I disagree with Rentoul on one idea. I believe clichés are clichés at birth rather than by living too long a life. For example, I knew a banjo player who would invent a cliché if one did not exist. But watching the NCAA this week and listening to the mostly dead language announcers, we have to take Rentoul’s denouncement of much contemporary language as repetitive and false and just noises in the air. Of course, he is prissy and pedantic, but who isn’t? Yes, language lives and like all living th I disagree with Rentoul on one idea. I believe clichés are clichés at birth rather than by living too long a life. For example, I knew a banjo player who would invent a cliché if one did not exist. But watching the NCAA this week and listening to the mostly dead language announcers, we have to take Rentoul’s denouncement of much contemporary language as repetitive and false and just noises in the air. Of course, he is prissy and pedantic, but who isn’t? Yes, language lives and like all living things, changes, but many words just add to the death of meaning. He includes a useful glossary of words and phrases we should never ever use such as agency or toxic unless we mean really “agency” or “toxic.” Really. Other uses are just ew. Our contemporary use of language is at a flat and empty nadir reflecting our politicians and our media and ourselves. Memorize the glossary and never use those words again.

  3. 5 out of 5

    Thabs

    This would have been a 3-star critique on over-used terms in the English language if the first half did not come across as a long-winded rant hence the rating I have given it. It did make me think twice (probably a cliché as well) about how I can vary my diction to sound more original, fresh and exciting.

  4. 4 out of 5

    Van Dæmon

    Nothing I haven't heard before Nothing I haven't heard before

  5. 5 out of 5

    Daniel Wright

    Taking as his inspiration (among other things) George Orwell's essay Politics and the English Language, political journalist for the Independent John Rentoul writes a stirring and amusing polemic against the use of jargon in topical discourse that is widely applicable to many areas of life, before listing a wide range of such clichés and Banning Them. The result is brief, entertaining, and if, like me, the sight of a cliché makes you want to vomit, highly satisfying. Taking as his inspiration (among other things) George Orwell's essay Politics and the English Language, political journalist for the Independent John Rentoul writes a stirring and amusing polemic against the use of jargon in topical discourse that is widely applicable to many areas of life, before listing a wide range of such clichés and Banning Them. The result is brief, entertaining, and if, like me, the sight of a cliché makes you want to vomit, highly satisfying.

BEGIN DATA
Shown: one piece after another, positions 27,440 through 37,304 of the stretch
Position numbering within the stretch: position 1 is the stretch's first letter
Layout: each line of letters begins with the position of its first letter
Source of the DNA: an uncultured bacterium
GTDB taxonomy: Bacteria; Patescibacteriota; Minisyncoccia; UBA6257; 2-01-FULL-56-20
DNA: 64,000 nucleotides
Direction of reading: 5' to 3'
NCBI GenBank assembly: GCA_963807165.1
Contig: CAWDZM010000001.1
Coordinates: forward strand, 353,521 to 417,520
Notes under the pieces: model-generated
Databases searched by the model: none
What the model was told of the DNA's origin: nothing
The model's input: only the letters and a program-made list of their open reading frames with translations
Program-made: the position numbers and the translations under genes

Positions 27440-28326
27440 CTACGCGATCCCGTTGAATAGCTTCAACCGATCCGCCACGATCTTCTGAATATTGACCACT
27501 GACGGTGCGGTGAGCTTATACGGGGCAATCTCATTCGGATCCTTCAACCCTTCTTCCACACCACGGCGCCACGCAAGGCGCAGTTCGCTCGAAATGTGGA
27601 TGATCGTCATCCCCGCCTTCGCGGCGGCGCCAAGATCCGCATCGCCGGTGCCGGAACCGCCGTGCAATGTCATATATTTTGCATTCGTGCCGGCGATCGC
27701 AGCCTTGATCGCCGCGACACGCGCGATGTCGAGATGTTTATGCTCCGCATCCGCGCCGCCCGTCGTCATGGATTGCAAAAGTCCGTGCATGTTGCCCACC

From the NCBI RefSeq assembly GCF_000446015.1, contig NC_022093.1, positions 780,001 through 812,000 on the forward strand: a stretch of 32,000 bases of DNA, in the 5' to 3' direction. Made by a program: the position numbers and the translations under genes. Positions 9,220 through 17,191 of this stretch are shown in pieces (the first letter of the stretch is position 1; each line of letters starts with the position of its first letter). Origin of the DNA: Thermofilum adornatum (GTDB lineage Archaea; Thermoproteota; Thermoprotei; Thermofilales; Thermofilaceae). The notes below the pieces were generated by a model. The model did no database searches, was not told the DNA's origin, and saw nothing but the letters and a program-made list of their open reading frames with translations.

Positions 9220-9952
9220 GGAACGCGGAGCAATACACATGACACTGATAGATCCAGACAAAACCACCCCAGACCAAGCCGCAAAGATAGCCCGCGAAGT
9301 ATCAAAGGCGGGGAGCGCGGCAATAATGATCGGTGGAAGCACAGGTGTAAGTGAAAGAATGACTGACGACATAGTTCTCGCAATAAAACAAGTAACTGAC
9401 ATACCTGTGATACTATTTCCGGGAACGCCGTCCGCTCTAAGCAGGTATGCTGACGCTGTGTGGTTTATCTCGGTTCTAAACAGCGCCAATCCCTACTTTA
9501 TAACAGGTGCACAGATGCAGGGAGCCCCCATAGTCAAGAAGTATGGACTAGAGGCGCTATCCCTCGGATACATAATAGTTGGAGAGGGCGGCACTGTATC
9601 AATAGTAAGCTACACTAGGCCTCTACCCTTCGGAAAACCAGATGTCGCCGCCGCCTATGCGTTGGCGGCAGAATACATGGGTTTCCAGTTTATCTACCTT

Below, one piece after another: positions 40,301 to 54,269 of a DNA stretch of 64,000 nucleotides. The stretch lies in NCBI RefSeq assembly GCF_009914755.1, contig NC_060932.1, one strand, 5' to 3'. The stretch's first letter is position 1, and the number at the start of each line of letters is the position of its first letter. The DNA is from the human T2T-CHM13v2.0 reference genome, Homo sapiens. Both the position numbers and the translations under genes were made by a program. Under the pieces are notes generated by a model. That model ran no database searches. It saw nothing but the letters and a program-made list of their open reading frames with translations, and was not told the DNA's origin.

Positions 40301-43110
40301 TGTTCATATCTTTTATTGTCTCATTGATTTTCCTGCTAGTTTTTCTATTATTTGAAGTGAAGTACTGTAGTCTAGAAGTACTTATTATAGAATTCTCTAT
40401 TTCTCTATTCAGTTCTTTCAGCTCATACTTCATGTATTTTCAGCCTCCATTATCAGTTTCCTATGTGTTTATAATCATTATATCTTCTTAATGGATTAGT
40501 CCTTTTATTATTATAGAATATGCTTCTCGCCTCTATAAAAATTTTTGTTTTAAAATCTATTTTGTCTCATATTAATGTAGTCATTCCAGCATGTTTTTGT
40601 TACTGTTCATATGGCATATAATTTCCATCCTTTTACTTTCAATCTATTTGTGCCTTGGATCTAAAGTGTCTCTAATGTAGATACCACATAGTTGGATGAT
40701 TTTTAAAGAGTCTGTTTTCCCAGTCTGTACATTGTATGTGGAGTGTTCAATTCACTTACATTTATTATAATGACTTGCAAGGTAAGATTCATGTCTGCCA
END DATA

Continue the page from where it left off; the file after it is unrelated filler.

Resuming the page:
6. 4 out of 5

    Jacqueline Brocker

    I'm going to stop referring to my stories as 'pieces' thanks to this... drat, caught me out trying to sound suave! But probably better as 'story' is more precise than 'piece' (which is better suited when talking about pies and cakes.) I'm going to stop referring to my stories as 'pieces' thanks to this... drat, caught me out trying to sound suave! But probably better as 'story' is more precise than 'piece' (which is better suited when talking about pies and cakes.)

  7. 5 out of 5

    Ben

    Good resource for writers of any persuasion, kill the cliche! Particularly agree with ending use of "Urban" and "vibrant" for anyone who isn't white. Good resource for writers of any persuasion, kill the cliche! Particularly agree with ending use of "Urban" and "vibrant" for anyone who isn't white.

  8. 4 out of 5

    Meg

    what a piece of junk. at least it was short

  9. 5 out of 5

    nikki fildes

  10. 4 out of 5

    Lesley

  11. 4 out of 5

    Andrew

  12. 4 out of 5

    Danté

  13. 4 out of 5

    Robert Willans

  14. 4 out of 5

    Sam Elliot

  15. 5 out of 5

    Andy

  16. 5 out of 5

    Rob Skinner

  17. 4 out of 5

    Gavin

  18. 4 out of 5

    Erica

  19. 4 out of 5

    Andrew

  20. 5 out of 5

    Rhodri

  21. 5 out of 5

    Hayley

  22. 5 out of 5

    Will Henton

  23. 5 out of 5

    Alex

  24. 5 out of 5

    Stockfish

  25. 4 out of 5

    James Richards

  26. 4 out of 5

    Jon

  27. 5 out of 5

    Kev Johnson

  28. 4 out of 5

    Jleeming

  29. 4 out of 5

    DR GEROME

  30. 5 out of 5

    Dee